This exact scenario happened to me during MotoGP at Laguna Seca in 2008. I'd put a new battery in about a month before, it checked out aok, but began failing during the weekend. Canon did make an adapter cord which powered the camera from the motor drive's battery pack but it's only usable with the Ni-Cd battery FN...how very clever of them (and how many of those will even hold a charge nowadays?)
I think the New F-1 is a very fine camera which could've been so much better given a little more desire on Canon's part. AE lock, MLU, and direct power supply from external battery sources...imagine the WOW factor! That, and a nice shiny black finish the way an F-1 oughta.

Mark Wahlster , Jun 22, 2010; 08:44 a.m.

Rick you don't carry a changing bag in your camera bag. A real film photographer never goes afield without one.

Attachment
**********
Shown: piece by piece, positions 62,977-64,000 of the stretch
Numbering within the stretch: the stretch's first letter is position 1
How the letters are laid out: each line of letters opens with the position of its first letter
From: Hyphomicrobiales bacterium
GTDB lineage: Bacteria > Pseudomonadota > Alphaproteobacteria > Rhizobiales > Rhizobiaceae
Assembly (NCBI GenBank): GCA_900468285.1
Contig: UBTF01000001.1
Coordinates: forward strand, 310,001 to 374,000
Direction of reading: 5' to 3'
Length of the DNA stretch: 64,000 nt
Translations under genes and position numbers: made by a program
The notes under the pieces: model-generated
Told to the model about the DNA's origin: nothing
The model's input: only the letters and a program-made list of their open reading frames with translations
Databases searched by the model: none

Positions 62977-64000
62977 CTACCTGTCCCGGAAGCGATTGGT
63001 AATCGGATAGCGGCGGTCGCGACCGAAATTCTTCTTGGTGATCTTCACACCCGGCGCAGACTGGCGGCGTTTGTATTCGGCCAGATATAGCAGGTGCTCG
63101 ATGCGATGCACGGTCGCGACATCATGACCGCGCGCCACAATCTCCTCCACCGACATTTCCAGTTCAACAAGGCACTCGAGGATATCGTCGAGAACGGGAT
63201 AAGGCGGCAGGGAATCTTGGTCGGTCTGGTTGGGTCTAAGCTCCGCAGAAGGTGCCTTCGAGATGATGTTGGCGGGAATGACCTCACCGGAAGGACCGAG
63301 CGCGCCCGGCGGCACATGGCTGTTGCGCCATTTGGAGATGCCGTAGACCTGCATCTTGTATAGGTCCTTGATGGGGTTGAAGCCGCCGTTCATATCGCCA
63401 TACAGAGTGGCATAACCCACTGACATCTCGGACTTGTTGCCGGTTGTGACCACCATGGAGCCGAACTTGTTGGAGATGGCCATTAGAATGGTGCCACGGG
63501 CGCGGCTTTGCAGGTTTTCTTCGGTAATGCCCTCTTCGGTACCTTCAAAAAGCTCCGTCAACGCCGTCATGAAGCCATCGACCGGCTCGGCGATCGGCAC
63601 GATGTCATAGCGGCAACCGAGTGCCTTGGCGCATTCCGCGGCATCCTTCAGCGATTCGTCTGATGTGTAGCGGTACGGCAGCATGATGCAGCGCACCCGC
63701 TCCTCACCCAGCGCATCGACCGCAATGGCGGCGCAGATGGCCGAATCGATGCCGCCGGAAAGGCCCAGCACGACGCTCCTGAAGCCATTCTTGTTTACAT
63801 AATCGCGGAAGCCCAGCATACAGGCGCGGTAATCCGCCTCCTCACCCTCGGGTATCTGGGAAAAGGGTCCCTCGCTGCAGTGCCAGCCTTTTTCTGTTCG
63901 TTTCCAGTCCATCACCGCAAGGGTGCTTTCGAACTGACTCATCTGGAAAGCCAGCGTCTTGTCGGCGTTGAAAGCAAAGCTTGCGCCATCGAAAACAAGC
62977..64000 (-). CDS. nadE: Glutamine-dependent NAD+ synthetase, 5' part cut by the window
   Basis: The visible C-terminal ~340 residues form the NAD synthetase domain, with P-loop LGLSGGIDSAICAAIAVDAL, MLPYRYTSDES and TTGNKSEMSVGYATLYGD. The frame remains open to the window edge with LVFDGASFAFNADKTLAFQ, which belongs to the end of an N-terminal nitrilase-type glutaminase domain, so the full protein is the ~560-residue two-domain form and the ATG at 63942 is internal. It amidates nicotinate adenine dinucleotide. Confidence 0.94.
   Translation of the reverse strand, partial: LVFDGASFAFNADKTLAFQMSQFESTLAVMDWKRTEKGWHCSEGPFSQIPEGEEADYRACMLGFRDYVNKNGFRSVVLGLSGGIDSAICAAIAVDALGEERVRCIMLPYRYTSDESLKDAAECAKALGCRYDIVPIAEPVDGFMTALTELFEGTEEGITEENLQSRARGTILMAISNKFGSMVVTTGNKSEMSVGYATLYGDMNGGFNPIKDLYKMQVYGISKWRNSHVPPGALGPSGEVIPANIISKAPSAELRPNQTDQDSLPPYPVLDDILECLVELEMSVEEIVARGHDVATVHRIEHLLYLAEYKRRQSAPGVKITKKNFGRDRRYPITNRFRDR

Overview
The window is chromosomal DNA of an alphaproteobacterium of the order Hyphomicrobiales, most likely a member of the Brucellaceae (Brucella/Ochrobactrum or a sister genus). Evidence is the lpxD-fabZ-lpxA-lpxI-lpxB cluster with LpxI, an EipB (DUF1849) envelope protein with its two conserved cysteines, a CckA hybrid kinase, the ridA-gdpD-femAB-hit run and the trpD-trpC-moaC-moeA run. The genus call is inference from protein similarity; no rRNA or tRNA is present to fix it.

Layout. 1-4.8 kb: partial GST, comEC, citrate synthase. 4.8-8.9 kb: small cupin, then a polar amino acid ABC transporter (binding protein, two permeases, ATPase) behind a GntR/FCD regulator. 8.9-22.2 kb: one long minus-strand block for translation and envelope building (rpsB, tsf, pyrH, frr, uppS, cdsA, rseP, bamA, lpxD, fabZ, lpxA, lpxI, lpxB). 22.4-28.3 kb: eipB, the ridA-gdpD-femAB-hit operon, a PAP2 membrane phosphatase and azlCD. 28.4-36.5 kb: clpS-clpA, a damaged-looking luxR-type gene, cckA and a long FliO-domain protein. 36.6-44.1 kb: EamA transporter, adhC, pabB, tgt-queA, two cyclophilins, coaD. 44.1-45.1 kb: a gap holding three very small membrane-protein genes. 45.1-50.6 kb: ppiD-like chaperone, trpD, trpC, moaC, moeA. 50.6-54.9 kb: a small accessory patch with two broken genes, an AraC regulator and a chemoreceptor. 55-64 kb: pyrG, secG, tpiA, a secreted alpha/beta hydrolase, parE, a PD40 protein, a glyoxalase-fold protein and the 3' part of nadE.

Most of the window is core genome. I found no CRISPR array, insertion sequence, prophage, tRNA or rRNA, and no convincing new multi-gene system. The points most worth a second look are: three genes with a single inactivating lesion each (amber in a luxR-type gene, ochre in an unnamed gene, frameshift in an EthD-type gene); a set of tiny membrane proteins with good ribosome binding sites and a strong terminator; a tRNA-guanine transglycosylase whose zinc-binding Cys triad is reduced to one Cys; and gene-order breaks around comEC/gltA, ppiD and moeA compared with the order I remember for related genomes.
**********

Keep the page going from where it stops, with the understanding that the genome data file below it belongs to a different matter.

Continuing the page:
And You can in fact easily power your New F-1 from an external battery just like any of the A series bodies. ever notice that little notch in the bottom of the battery door? that is there to allow a 2 conductor cable to pass through the door. On one end you have a little PX-28 size dummy battery on the other anything from 4) AA's to a 6Volt car battery.
You can make the adapter really easy out of a lenght of 7/16" wood dowel about 1/8th inch shorter then the PX-28 battery. Push two brass thumbtacks into the ends to act as electrical contacts and then before seating the thumbtacks tight against the ends of the little wood dowel wrap one side of some 18-22ga speaker wire to the nail on each thumbtack. Then put the little adapter in place of the battery and run the cable through the little notch to a 4) AA battery holder.

Radio shack carries the wire and the battery holder.

By the way Canon sold these they show up once in a while on eBay.

You can also have any of the Canon NiCad battery packs recelled. And NO no camera company plans on having their products being used 30 years down the road.

Lauren MacIntosh , Jun 22, 2010; 06:05 p.m.

Get a F-1 before 1973 and you will understand why the rest of us love that camera